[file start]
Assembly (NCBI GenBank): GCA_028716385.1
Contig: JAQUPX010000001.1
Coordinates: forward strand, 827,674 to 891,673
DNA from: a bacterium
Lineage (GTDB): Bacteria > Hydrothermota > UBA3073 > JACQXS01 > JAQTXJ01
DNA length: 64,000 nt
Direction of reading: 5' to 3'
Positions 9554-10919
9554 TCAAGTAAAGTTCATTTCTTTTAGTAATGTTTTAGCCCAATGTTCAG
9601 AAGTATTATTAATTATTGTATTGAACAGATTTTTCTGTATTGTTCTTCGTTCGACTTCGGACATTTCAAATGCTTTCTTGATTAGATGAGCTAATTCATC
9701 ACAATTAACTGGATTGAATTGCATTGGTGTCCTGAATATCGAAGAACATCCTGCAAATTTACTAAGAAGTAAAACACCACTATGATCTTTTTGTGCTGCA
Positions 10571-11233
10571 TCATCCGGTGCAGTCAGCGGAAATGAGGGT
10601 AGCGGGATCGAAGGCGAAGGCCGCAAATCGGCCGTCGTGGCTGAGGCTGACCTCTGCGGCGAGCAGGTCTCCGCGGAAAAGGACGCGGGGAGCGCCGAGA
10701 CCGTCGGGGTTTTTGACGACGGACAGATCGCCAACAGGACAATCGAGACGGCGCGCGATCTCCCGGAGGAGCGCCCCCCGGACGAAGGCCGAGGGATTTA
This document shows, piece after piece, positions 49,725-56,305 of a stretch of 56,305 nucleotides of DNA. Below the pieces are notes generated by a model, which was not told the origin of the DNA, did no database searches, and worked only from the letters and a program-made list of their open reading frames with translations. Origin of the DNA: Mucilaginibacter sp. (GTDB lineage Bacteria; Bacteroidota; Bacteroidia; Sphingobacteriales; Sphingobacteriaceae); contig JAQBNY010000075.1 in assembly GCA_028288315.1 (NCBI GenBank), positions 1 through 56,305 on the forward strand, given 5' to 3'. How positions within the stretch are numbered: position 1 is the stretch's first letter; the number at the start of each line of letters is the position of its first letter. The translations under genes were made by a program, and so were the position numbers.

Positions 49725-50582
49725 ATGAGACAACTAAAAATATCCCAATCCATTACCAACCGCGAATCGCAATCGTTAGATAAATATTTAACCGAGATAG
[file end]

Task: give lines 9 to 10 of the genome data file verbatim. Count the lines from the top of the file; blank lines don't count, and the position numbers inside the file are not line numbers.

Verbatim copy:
9554 TCAAGTAAAGTTCATTTCTTTTAGTAATGTTTTAGCCCAATGTTCAG
9601 AAGTATTATTAATTATTGTATTGAACAGATTTTTCTGTATTGTTCTTCGTTCGACTTCGGACATTTCAAATGCTTTCTTGATTAGATGAGCTAATTCATC